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Risk assessment failures - WIPP
#1
Quote:Roger Yates Anderson's WIPP page

The goal for the Waste Isolation Pilot Plant (WIPP) was to demonstrate to scientists and the public that there was an answer to the problem of nuclear waste disposal. Drums of waste are now moving down the shaft and into the tunnels at the WIPP site in southeastern New Mexico. Did WIPP scientists solve the problem? This web page is about the successes and failures of science at WIPP.


http://www.unm.edu/~ryand/praedial/praedial2.html

h/t http://femalefaust.blogspot.com

Science says salt mines are a bad place to store radioactive waste.  Risk assessment fails when politicians choose the science to fund for the answers they want.  

Quote:DOE science managers, in their evaluation of petroleum resources, managed to produce a "best case" estimate. The diversion bought time and took the project through the construction phase and the point of no return.

At WIPP, once the project was funded, and once a staff of scientists and engineers was in place, a form of psychic inbreeding took over. Re-evaluating the project in the light of new evidence was never an option and the science selected data and chose assumptions that furthered the mission. When some members of the team came to believe that other facts and assumptions, harmful to the mission, were more plausible, and when they persisted in this view, they were no longer considered team members and left the project.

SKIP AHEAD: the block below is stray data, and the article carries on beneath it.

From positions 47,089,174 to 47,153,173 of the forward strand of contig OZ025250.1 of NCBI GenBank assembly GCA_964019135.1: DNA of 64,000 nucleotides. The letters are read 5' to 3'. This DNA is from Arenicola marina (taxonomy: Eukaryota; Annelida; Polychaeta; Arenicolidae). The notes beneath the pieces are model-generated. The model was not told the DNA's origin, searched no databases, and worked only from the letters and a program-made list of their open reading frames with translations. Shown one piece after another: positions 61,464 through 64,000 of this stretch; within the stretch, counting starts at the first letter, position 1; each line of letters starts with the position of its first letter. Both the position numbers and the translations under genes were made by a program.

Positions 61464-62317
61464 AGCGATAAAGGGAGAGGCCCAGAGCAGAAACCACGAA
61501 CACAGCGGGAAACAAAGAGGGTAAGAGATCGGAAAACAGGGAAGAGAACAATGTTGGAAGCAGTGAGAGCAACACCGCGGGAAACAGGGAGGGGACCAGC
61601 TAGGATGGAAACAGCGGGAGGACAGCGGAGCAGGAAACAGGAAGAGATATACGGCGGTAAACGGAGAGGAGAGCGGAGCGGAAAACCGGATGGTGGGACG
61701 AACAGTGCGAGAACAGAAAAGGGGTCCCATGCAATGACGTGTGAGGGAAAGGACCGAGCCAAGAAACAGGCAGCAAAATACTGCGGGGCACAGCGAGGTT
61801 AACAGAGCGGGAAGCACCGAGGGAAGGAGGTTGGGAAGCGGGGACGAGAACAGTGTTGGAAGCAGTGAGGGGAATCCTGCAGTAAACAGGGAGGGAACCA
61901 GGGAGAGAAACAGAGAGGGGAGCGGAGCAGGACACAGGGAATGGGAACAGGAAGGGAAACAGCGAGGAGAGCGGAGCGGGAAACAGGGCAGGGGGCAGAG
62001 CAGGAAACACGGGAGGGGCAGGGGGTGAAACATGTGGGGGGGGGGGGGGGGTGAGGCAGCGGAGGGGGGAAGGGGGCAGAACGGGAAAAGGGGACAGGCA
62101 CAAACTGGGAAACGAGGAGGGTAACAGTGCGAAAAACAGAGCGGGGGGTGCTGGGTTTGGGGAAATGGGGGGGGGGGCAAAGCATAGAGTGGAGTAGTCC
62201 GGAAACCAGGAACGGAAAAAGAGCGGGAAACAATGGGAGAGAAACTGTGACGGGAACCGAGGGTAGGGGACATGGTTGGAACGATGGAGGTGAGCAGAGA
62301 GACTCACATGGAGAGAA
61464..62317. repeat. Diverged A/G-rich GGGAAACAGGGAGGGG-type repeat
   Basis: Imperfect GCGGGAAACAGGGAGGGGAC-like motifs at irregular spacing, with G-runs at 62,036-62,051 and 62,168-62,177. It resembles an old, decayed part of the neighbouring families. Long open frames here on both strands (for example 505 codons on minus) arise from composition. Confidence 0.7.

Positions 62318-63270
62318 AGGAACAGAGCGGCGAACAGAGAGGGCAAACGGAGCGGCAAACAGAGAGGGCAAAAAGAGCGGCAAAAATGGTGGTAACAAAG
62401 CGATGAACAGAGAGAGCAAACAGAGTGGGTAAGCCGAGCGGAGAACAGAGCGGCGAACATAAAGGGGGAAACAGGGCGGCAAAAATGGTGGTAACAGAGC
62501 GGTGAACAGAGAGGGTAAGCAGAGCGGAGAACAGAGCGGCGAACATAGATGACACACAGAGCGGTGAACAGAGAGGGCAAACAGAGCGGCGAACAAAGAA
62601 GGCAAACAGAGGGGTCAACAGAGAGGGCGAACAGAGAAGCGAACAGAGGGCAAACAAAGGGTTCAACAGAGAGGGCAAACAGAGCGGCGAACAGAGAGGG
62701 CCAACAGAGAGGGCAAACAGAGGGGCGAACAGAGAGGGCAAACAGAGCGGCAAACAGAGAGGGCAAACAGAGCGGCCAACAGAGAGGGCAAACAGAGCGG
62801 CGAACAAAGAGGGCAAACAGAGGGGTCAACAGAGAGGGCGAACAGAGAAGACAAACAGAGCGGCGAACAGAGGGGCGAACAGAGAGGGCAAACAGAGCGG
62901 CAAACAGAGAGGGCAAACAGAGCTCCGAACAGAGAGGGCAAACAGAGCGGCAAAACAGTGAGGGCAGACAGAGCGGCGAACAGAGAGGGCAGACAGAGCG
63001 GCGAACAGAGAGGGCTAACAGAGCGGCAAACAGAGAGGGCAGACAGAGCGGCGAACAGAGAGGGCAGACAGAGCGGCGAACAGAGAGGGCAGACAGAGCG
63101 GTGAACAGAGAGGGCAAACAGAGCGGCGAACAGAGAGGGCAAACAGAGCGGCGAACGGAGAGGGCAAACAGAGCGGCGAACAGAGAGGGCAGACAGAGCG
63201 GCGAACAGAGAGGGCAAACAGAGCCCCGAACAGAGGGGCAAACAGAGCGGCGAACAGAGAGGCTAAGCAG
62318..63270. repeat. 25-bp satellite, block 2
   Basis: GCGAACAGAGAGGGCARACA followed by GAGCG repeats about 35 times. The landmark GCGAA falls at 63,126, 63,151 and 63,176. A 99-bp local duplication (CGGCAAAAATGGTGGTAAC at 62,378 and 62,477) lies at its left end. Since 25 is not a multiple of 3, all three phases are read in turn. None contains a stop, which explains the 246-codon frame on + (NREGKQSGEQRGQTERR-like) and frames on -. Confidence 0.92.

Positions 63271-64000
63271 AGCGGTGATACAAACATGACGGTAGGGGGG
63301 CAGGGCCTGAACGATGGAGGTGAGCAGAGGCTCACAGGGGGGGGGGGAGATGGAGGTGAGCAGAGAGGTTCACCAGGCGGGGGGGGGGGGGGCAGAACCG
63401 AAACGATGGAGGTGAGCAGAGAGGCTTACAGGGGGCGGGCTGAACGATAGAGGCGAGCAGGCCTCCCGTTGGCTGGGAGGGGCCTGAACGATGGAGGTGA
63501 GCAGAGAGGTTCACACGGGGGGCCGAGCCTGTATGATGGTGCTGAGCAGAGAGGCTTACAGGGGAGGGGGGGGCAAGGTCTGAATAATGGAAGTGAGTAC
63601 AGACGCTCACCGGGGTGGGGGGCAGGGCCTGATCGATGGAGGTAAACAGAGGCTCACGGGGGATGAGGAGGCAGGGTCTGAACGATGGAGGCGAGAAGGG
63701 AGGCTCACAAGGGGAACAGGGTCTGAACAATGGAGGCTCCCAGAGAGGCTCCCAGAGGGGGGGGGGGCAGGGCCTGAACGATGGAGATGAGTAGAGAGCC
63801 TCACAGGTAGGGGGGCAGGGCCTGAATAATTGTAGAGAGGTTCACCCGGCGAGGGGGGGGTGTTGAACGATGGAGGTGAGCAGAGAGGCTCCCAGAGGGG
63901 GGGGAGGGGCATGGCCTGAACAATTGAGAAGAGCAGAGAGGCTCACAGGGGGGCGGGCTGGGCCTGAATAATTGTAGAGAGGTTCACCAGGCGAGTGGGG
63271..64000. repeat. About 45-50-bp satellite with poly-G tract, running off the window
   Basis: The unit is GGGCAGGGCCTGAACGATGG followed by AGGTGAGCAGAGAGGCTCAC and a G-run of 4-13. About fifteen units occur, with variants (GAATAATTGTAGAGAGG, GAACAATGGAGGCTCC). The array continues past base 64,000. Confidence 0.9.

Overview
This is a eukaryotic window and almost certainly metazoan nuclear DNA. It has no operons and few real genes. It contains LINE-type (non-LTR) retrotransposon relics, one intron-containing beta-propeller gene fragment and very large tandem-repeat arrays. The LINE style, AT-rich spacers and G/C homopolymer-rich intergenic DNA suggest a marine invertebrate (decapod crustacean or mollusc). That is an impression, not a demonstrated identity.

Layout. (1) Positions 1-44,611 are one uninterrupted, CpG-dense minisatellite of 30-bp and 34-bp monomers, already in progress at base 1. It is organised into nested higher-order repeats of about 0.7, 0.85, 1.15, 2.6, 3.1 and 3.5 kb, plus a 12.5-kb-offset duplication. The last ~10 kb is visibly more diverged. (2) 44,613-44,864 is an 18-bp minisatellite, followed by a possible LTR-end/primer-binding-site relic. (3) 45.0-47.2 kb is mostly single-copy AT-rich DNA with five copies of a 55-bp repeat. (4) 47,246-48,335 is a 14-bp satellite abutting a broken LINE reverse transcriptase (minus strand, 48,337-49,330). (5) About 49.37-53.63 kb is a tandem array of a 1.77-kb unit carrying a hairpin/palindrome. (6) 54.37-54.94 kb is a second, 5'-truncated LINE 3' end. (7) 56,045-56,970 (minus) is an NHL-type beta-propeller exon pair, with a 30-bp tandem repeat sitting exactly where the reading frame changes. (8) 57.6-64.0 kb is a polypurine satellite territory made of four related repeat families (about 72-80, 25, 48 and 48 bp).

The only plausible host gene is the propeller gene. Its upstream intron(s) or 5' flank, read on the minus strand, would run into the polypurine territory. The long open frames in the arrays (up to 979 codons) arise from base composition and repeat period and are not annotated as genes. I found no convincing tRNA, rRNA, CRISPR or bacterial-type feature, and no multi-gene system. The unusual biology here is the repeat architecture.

The problem with making any kind of risk assessment comes when it's not your life directly and immediately involved but generalized to someone else at some future time.  

DOE will continue to look for the cheapest, easiest solution for their radioactive waste sequestration strategies.  Using salt mines and abandoned well holes has delayed the danger and only puts it out of sight.  Granite repositories such as Yucca Mtn. have problems with cracks and leaks and are even more expensive. Dumping at sea was always a favored method until local conditions no longer supported aquatic life, then it was a bad idea.  Most of the radioactive material still sits on land in various locations or just under the surface like the West Lake landfill waiting for time to pass and someone else to take responsibility.  What the Waste Isolation Pilot Plant (WIPP) demonstrated to scientists and the public was that our best technology has no answer to the problem of safe, long-term nuclear waste disposal.
"The map is not the territory that it is a map of ... the word is not the thing being referred to."
 
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